The joy of views from above, redux

high10A few weeks ago I wrote about the joy of seeing the world from above. Today, I discovered more evidence that I’m certainly not alone in that penchant: the “From the Airplane Window” pool on Flickr, 1421 members strong.

But views from above need not be so high to be transcendent, to momentarily transport you out of the reverie of your usual way of looking at the world. The High Line park, recently opened on the West Side of Manhattan, accomplishes no less of a shift in perspective, though only about 30 ft above the ground. Being up on the High Line shows how little a distance is necessary to give you a new view on things. It allows you to experience the city, which is normally so enveloping, as a semi-detached observer.

This is particularly true at the amphitheater, which creates an ironic kind of street theater looking up 10th Ave., reminding us of the spectacle that is New York City, and that however blasé we may become about living here, New Yorkers are part of a metropolis that inspires interest and curiosity in much of the world.

There is something about this middle distance view from the High Line — above the city, yet still very much in the city — that makes the shift in perspective all the more powerful. In a plane the landscape has a surreal quality, but from the High Line the city is both transformed and yet still very real. The people are not ants moving away from you at a rate so quick you can’t hold onto them; they are still people, but from that bird-on-a-wire view they are placed in context. They are also removed from time, in a way, where you see their movements circumscribed on the earth and the streets seem filled with patterns.

I love this quote, by Lisa Switkin, a landscape architect involved in the design of the High Line:

Someone said to me ‘have you noticed that people have a different pace when they are on the High Line?’ This made me smile, as I remember the supportive but skeptical reaction when we first stated our basic mantra of ‘Keep it Simple, Keep it Wild, Keep it Slow, and Keep it Quiet’ that inspired the design. ‘Can you even do that in New York?’ was a common response. And yet, it’s true; people do have a slower pace and sense of delay when they are on the line. They are suspended in a unique urban condition – both a part of the City and removed from the City at the same time. I hope the magical sense of surprise and bewilderment that the site produces itself, along with the legible and deliberate elongated transitions embedded into the design – from streetside to topside, hard to soft, woodland to grassland, river to city – give people the opportunity to see the City in new and unexpected ways; the familiar and iconic side as well as the up close, textural, and backside of New York City.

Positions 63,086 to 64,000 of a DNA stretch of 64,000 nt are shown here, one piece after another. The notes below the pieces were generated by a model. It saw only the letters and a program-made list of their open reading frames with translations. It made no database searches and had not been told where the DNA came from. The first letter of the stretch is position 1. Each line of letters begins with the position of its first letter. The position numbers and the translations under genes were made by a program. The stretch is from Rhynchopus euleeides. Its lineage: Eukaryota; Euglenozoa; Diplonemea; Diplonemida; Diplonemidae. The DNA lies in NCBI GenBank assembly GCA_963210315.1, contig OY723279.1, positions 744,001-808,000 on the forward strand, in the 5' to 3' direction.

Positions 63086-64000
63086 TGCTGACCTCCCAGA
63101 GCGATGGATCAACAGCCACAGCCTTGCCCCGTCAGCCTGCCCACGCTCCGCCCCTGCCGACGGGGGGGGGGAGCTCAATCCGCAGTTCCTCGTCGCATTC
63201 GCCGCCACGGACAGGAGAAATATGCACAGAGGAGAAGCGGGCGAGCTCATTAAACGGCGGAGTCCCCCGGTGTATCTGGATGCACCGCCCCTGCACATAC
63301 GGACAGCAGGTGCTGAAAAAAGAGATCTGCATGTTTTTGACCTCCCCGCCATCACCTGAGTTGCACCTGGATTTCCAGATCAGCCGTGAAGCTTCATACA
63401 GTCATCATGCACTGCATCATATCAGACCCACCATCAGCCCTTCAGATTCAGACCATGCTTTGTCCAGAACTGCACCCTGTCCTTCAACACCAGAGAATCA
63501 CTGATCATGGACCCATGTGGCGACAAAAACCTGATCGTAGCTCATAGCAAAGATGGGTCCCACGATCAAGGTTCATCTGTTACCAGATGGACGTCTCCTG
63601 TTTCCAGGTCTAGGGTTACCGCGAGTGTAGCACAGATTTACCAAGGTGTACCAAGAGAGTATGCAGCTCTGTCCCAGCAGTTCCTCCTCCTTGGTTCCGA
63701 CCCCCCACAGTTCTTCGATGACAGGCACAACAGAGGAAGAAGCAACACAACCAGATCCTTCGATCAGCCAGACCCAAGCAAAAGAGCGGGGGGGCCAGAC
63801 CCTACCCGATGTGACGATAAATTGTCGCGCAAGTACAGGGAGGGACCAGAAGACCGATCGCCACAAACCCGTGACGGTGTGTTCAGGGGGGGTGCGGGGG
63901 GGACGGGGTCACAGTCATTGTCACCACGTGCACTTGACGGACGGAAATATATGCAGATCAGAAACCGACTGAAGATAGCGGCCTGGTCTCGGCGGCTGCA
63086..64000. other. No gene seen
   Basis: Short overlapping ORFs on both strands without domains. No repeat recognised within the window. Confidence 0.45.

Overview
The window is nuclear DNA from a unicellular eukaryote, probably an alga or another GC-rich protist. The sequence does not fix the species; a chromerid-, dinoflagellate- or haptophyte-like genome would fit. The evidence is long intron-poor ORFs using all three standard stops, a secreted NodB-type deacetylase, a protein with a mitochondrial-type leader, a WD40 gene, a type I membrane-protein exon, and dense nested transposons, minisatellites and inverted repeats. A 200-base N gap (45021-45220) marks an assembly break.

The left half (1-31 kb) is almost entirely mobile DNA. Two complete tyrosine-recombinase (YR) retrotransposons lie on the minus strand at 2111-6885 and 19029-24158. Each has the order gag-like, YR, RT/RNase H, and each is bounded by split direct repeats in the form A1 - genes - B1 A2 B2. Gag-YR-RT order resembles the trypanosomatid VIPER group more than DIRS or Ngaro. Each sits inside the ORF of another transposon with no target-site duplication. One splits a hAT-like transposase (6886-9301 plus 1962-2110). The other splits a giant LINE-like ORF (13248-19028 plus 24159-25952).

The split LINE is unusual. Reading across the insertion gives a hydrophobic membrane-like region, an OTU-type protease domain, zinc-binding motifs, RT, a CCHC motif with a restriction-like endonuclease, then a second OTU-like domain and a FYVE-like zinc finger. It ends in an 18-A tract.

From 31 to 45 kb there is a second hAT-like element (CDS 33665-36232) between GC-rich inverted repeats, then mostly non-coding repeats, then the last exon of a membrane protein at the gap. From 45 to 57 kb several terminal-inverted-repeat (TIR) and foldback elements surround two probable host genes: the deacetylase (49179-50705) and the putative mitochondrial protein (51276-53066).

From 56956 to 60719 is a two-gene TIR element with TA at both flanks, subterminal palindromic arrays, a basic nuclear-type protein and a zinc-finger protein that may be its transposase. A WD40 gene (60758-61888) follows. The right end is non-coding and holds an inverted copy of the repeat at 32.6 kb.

The design of the High Line is so wonderfully sensitive that it provides aesthetic opportunities for joy in many more ways than just this transcendent shift in perspective. As Switkin notes, the site does evoke a “magical sense of surprise and bewilderment,” from the charmingly aggressive way it cuts through buildings to the odd twists and turns to the landscaping which feels even wilder and more native than the local woods in our nearby suburbs.The High Line feels absurd, spontaneous, and vibrant, all joyful qualities.

The proof of joy in any design is in the way in makes people feel and behave, and in this, the High Line demonstrates its positive emotional worth. The High Line blog notes a “renegade cabaret” that has sprung up on a balcony neighboring the line, an entertaining phenomenon made possible by the almost-uncomfortable adjacency of the park to the surrounding buildings. It also talks about the first marriage proposal on the line. These are the true markers of joy in a space, joy that will endure past the initial exhilaration of its newness. Does a space make people want to break into song? Do people see it as a place they want to start their lives together? Do people behave in unexpected ways, ways that may surprise even themselves? Are people smiling, not from the thrill of discovery, but in the sheer pleasure of being there?

If so, then you might say you’ve designed a joyful space.

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